Intense peripheral electrical stimulation evokes brief and persistent inhibition of the nociceptive tail withdrawal reflex in the rat
- Additional Document Info
- View All
In a study of modulation of nociception by sensory inputs, electrical stimulation was applied to specific sites in the hindlimb and effects on the nociceptive tail withdrawal reflex were monitored in the lightly anaesthetized rat. Stimulation was applied to previously defined sites in the hindlimb, meridian points femur-futu (ST-32), fengshi (GB-31) and zusanli (ST-36). It consisted of a 4 Hz train of 2 ms square pulses given for 20 min at 20 x the threshold intensity required for muscle twitch. Tail withdrawal was provoked by application of a noxious heat stimulus applied to the tip of the tail. Results were expressed as a percentage of the maximal possible inhibition which is achieved when the post-treatment latency is 2 x the pre-treatment latency otherwise known as the cut off. During stimulation, the latency of the withdrawal increased to approximately 70% of the maximal possible inhibition. Following stimulation, the inhibition persisted for > 1 h. Stimulation at 2 or 6 Hz elicited similar effects but stimulation at 8 Hz evoked inhibition during the stimulation only. Stimulation applied to sites away from defined meridian points inhibited tail withdrawal during the stimulation; no post-stimulation effect was produced. In acutely transected animals (< or = 48 h), stimulation of meridian points elicited a small, brief increase in latency but during stimulation only. At 7 and 14 days after spinal transection, this response during stimulation was greater in magnitude and a brief post-stimulation increase was also observed. The return of this latter effect was coincident with the return of bladder function. These data suggest that high intensity, low frequency electrical stimulation of hindlimb meridian points in the lightly anaesthetized rat produces both brief and persistent inhibitory effects on the nociceptive tail withdrawal reflex. These effects appear to be elicited by different mechanisms. The persistent effect may represent a plastic change in central inhibitory mechanisms. Data from spinal animals indicate a major participation of supraspinal structures but that spinal mechanisms are also capable of sustaining both types of effect.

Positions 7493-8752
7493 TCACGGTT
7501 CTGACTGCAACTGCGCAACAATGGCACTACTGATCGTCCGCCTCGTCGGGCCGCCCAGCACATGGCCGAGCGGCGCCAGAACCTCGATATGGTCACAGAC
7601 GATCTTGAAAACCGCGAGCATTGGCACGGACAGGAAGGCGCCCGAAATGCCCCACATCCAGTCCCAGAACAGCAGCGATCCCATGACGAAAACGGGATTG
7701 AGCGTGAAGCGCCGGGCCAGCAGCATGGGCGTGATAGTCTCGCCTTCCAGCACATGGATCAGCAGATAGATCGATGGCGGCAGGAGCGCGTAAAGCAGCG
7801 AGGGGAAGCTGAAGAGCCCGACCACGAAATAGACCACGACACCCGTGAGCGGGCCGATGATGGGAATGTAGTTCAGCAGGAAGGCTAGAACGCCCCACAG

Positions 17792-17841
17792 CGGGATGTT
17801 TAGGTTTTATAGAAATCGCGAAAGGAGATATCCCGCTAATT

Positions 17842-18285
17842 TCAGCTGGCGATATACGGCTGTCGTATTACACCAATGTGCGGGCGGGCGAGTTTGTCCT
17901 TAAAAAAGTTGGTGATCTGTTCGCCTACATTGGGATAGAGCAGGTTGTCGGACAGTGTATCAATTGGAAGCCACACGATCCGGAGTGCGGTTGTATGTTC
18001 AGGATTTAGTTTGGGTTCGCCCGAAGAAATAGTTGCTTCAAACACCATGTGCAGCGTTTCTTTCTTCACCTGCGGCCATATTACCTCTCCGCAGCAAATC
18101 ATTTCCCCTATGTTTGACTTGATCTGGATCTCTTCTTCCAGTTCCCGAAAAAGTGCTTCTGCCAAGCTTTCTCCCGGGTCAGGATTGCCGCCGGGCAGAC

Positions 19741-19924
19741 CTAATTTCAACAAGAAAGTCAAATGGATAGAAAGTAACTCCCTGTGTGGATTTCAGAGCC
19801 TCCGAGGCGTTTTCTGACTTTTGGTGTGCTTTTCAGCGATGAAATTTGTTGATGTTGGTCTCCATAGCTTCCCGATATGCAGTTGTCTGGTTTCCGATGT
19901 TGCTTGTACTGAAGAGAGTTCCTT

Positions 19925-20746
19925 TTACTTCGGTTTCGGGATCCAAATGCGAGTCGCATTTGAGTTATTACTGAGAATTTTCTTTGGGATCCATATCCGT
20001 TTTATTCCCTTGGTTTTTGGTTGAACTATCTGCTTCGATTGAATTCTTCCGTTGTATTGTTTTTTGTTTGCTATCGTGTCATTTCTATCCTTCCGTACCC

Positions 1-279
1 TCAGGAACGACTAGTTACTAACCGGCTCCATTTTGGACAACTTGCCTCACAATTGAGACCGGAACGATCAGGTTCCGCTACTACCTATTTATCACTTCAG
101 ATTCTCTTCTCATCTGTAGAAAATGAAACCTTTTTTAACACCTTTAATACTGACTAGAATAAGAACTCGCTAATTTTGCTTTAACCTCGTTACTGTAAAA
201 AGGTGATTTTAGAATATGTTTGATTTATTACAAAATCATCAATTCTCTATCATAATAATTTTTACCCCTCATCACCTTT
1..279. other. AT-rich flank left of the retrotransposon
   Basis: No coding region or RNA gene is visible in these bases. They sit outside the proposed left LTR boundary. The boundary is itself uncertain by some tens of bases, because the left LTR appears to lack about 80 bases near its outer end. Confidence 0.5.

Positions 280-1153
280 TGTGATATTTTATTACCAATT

has subject area